Falling house prices and crazy-low interest rates have put home-buying in reach of more people, but renters continue to suffer as the supply of apartments shrinks and median wages fall, a report Tuesday shows.
The so-called housing wage, the hourly pay a household would have to make in order to afford a typical 2-bedroom apartment, rose to $23.58 in 2011, from $23.37 a year earlier, the Hartford-based Partnership for Strong Communities said.
That’s about $49,000 a year in income, and it assumes the apartment is $1,225 a month, since housing is considered affordable if it costs less than 30 percent of a household’s income.
That increase in the housing wage is less than in several recent years; the figure was $13.94, or $29,000, in 2004.
And the state –last in the nation in housing construction in 2011 and over the last decade — is short of the number of low-cost or subsidized apartments that are available, by 82,000, the report said.
In 2011, 52 percent of the state’s 436,538 households that rented in 2011 paid more than 30 percent of their income for their apartments or houses, up slightly from 51 percent a year earlier. Among all renters, 26 percent, or 114,891, made less than 50 percent of the state’s median income and paid more than 50 percent of their income in rent.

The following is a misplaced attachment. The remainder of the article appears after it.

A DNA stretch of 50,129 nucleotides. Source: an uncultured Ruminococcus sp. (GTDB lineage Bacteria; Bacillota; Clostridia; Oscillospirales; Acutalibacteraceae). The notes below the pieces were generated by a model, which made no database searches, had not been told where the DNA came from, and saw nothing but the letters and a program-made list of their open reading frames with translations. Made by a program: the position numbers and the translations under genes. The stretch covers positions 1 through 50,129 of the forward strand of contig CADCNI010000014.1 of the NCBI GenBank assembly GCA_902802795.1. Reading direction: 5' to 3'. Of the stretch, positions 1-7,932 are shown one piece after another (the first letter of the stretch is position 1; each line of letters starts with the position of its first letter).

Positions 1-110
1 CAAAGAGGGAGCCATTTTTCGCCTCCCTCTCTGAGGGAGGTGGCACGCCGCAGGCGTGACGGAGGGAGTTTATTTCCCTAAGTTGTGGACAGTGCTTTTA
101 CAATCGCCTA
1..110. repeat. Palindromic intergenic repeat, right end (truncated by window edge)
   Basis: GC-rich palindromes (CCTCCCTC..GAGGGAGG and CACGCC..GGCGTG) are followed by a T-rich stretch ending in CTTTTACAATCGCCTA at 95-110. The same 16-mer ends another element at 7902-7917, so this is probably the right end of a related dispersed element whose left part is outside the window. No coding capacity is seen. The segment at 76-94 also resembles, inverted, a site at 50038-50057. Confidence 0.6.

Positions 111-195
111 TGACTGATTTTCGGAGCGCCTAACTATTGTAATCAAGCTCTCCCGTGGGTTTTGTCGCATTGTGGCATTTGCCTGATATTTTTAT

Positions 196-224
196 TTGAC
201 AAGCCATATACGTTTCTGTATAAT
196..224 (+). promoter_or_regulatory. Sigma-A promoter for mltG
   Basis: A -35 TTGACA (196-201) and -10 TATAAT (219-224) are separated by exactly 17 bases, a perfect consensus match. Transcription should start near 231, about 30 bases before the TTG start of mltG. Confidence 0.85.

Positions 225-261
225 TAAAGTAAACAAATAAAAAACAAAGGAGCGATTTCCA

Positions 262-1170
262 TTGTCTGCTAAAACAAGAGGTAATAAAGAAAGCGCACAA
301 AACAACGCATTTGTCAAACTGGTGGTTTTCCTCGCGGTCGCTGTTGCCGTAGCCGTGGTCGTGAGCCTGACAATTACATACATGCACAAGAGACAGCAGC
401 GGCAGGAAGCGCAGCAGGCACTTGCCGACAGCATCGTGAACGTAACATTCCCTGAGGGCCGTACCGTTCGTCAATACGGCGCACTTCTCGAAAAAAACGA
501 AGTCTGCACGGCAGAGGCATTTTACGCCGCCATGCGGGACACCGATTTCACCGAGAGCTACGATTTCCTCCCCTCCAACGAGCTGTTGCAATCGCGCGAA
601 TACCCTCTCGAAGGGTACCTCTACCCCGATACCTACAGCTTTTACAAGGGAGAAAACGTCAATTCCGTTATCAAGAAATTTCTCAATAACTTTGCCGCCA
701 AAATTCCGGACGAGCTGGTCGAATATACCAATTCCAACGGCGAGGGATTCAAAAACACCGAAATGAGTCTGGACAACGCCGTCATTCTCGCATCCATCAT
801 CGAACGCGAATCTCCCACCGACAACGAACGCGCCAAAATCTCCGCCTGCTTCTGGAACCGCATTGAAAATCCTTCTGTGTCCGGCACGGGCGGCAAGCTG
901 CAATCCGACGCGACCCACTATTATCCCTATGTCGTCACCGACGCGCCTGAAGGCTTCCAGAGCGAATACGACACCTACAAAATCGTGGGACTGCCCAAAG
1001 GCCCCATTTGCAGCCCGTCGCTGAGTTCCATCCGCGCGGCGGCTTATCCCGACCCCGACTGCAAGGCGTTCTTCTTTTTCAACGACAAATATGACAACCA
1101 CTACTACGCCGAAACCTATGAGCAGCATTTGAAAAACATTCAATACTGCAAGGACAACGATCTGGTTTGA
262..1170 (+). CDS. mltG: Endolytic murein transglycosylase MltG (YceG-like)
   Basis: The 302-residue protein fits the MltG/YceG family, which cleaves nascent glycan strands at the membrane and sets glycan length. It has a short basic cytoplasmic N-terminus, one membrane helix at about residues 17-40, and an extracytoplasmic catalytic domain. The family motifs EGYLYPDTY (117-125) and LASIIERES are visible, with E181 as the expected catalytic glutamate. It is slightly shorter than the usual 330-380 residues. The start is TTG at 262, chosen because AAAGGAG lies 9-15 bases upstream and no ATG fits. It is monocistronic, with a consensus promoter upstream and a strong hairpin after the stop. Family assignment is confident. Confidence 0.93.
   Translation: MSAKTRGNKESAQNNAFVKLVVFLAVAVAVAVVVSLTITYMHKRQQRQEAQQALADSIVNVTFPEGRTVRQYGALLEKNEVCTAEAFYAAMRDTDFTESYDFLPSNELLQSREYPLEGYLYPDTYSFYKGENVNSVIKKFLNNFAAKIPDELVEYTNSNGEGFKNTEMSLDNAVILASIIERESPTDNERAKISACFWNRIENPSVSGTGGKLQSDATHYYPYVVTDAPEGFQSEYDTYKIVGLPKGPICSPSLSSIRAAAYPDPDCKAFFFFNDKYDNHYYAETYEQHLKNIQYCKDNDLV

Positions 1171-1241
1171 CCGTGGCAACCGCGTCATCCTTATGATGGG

The percent of people who rent in Connecticut has risen over the last few years as some are unable to qualify for home mortgages and some have chosen to rent because house prices are falling.
Those falling prices, combined with historically low mortgage interest rates, have led to a decline in the number of towns in which a household at the statewide median in pay cannot qualify for a mortgage at the local median price. In 2011, there were 88 such towns, down from 112 in 201o.
The most affordable towns by that measure were, in order, Waterbury, Bridgeport, New Britain, Norwich and Windham — indicating a shortage of houses in Hartford and New Haven. The least affordable were Greenwich, New Canaan, Darien, Westport and Wilton, according to the Partnership’s companion study on towns.
The Partnership’s annual affordability report has been grim in recent years but comes with some notes of hope this year. Gov. Dannel P. Malloy has allocated $300 million for low- and moderate-cost housing and $200 million for subsidies and other supportive programs.
And, the reports note, there has been a significant uptick in the number of construction permits for multi-family housing in Connecticut.
The danger in this state is that rising interest rates and inflation, which are dictated by national trends, will happen before the state’s economy recovers, leaving Connecticut in a further squeeze.
As it is, the report said, 55 percent of real estate agents reported rising rents in August of this year, compared with 39 percent at the end of 2010.